Swarovski's interactive demo was this sequin couch. Totally irresistable.

Swarovski's interactive demo was this sequin couch. Totally irresistable.

After introducing myself as Orion and/or a watchmaker I was met with so much respect and camaraderie, I felt quite at home, it's a big difference from being in an isolated online world where negativity seems loudest, coming to a world where people admire and commend your hard work, where you meet kindred spirits and share stories of struggles and accomplishments, make plans for the future. I left each meeting feeling more confident and more empowered. Going to Baselworld to see the latest collection of diamonds and Pepsi bezels would be boring, in my opinion. Going to Baselworld to meet the people who make the gears turn, large and small, is the real gold. 

Breguet offered the chance to do some guilloche cuts on a dial blank. We had some great conversation with their watchmakers as well.

Breguet offered the chance to do some guilloche cuts on a dial blank. We had some great conversation with their watchmakers as well.

Are you going for the watches? Don't want to have your nose pressed against some Rolex glass with a thousand other people? Tucked away in the back of the convention center are the "Ateliers". These are independent watchmakers and microbrands, often the owners and the watchmakers behind the brand are there and if you catch them at the right time, you can handle their watches and speak to the mind behind the brand. Additionally, next door, is the hotel Hyperion, which has a floor dedicated to more brands, with another lobby that is host to lots of meetings (hint, it's a good place to hang out).

Was able to get some up close and hands time with a couple Akrivia watches, a brand I admire.

Was able to get some up close and hands time with a couple Akrivia watches, a brand I admire.


A few years ago, almost all of the tool and parts suppliers pulled out of Baselword en masse. The event, more catered to the watch brands with their meetings and to general admission, were less and less of a place for companies that address the needs of the watchmaker. Which is a bummer, because those brands may even be more exciting to me than most of the watches. Since I only attended Baselworld two days, I travelled to Neuchâtel and from there, La Chaux-de-Fonds, where the nearby companies partaking in the show (such as Roxer, AF Switzerland, Horotec, Bergeon, and a few more) all have shuttles take folks to have meetings and tours at their respective facilities. This is more for the companies to make connections than for enthusiasts to ogle over the latest caseback opening tool (there are some cool ones).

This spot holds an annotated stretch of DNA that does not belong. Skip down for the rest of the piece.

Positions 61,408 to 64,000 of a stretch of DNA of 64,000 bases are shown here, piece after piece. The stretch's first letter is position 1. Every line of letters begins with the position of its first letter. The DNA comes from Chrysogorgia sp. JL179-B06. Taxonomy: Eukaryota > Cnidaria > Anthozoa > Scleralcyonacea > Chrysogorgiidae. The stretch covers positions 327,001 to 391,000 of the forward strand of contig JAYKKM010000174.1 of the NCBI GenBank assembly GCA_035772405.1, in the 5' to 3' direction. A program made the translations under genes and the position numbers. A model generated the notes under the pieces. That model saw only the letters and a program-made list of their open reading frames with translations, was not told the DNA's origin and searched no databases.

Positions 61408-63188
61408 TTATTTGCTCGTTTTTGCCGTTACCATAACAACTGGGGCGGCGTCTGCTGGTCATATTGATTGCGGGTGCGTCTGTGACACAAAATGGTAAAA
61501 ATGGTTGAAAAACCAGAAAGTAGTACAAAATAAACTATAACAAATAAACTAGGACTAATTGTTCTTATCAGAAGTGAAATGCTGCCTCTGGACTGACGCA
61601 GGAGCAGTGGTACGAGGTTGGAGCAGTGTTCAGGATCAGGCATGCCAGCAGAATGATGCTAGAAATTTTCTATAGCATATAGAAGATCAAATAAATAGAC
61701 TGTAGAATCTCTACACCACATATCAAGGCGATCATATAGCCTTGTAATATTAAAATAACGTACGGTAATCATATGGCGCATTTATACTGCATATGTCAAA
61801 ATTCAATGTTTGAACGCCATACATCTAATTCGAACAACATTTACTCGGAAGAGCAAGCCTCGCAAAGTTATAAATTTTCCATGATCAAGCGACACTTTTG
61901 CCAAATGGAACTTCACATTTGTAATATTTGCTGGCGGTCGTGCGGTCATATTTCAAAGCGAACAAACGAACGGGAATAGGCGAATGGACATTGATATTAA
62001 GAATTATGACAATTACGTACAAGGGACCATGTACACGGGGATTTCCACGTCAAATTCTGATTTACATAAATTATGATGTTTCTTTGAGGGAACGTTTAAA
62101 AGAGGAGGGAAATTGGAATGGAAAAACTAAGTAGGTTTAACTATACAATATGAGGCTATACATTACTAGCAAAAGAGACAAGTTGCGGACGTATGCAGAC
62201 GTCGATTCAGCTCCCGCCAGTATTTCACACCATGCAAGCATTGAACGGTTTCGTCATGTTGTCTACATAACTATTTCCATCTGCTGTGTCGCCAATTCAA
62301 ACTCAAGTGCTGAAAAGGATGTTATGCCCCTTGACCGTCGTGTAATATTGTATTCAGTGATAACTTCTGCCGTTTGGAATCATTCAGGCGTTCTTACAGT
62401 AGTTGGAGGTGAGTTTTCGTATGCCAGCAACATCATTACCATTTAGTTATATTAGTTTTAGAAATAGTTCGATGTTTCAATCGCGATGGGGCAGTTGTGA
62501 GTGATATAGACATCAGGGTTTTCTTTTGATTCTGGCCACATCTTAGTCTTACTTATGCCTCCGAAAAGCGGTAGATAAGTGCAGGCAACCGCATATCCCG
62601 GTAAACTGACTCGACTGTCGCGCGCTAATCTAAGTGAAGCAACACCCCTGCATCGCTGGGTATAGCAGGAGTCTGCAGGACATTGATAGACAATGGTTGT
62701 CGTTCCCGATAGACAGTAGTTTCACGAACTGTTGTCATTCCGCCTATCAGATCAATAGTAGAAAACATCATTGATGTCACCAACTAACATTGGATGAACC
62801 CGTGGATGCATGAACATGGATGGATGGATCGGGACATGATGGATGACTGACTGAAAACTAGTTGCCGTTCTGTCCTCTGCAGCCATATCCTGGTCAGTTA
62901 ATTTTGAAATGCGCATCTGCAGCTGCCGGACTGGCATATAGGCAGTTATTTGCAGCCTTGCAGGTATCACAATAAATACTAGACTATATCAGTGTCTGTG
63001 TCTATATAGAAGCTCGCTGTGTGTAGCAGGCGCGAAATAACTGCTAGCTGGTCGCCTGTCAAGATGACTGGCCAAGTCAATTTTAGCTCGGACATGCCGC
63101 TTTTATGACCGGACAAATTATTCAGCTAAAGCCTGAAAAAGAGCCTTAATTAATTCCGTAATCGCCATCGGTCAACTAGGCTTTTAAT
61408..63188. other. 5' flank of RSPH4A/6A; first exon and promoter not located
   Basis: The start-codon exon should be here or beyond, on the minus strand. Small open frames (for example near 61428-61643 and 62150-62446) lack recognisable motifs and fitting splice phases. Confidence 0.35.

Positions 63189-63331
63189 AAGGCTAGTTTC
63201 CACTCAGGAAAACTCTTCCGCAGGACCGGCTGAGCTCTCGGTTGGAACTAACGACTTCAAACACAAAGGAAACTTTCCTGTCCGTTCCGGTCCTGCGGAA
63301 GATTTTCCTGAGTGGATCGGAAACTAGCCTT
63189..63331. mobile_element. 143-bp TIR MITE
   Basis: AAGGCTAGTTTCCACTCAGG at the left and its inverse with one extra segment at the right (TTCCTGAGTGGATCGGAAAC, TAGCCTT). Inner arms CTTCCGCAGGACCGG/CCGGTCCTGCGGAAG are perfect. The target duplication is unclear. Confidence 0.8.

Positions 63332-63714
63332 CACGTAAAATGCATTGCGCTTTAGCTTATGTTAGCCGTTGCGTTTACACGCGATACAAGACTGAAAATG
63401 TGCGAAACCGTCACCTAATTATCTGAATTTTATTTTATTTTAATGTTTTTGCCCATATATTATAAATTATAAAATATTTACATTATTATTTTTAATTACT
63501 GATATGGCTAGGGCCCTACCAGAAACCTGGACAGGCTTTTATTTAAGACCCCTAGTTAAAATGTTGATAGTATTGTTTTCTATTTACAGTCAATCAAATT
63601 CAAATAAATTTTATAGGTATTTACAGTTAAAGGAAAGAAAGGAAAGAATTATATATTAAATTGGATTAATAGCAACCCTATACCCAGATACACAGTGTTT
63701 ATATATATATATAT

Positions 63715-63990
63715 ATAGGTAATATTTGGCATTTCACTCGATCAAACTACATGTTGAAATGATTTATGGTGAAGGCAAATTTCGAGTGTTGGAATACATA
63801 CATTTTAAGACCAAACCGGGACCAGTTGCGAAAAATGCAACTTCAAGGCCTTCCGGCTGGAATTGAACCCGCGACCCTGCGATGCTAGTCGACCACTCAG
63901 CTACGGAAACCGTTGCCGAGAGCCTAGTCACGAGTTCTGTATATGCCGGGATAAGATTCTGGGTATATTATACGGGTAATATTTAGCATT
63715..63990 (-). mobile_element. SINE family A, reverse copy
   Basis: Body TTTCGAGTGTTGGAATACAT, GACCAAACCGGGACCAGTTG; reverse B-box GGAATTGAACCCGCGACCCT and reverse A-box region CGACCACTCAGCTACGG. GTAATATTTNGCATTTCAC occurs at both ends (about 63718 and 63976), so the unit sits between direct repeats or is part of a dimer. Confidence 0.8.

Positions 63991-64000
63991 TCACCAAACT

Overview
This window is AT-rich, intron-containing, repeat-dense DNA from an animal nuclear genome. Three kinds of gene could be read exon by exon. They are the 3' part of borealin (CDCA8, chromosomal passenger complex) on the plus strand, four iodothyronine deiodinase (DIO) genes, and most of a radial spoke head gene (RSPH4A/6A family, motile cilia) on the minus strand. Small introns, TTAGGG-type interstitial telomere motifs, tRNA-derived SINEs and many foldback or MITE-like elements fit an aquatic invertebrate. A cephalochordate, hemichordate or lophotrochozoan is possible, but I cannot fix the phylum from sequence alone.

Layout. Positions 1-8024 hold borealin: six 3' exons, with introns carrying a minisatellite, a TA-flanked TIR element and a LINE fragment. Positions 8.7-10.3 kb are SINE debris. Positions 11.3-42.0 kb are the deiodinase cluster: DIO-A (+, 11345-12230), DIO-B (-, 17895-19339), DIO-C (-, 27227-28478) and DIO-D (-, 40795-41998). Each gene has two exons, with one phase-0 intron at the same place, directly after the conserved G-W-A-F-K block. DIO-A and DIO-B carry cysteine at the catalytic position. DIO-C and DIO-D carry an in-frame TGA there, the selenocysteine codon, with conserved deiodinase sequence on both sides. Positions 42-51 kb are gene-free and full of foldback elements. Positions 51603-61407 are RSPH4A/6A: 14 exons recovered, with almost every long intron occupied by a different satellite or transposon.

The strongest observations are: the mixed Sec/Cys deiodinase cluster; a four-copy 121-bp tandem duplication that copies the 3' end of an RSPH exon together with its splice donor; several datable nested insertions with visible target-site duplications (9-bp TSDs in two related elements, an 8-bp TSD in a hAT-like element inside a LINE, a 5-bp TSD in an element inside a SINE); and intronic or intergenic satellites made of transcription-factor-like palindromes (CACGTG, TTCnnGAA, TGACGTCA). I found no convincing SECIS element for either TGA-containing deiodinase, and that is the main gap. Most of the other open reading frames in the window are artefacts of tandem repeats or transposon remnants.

So on behalf of Orion I went and saw these brands and spoke to the people. The puzzle of my world of horology is so much more full after visiting Switzerland and partaking in both Baselworld and the Watchmaker's Technical Show. I feel confident and prepared, I'm rich with plans and new connections, I'm even more excited to step into the future.


Bottom line for both brand owners and enthusiasts would be to engage and talk, otherwise Baselworld is just a glorified window shopping experience.

For the enthusiast; Go to the Atelier section, engagement and a hands on experience is more likely there, though many big brands will have reps, artisans, or watchmakers that are ready and willing to share their knowledge and experience with you.

For the brand; Be prepared! Plan meetings in advance. Have goals set before you step in. Don't be afraid to meet people on the fly or alter plans. It's a small world and industry, taking some time with one person, in my experience, almost always lead you to another valuable contact.

Though if the occasional Instagram celebrity or someone wearing a suit and watch 10X more expensive than yours makes you feel insecure, then you definitely won't enjoy the Swarovski Sparkle Bench. 

The schnitzel is great too.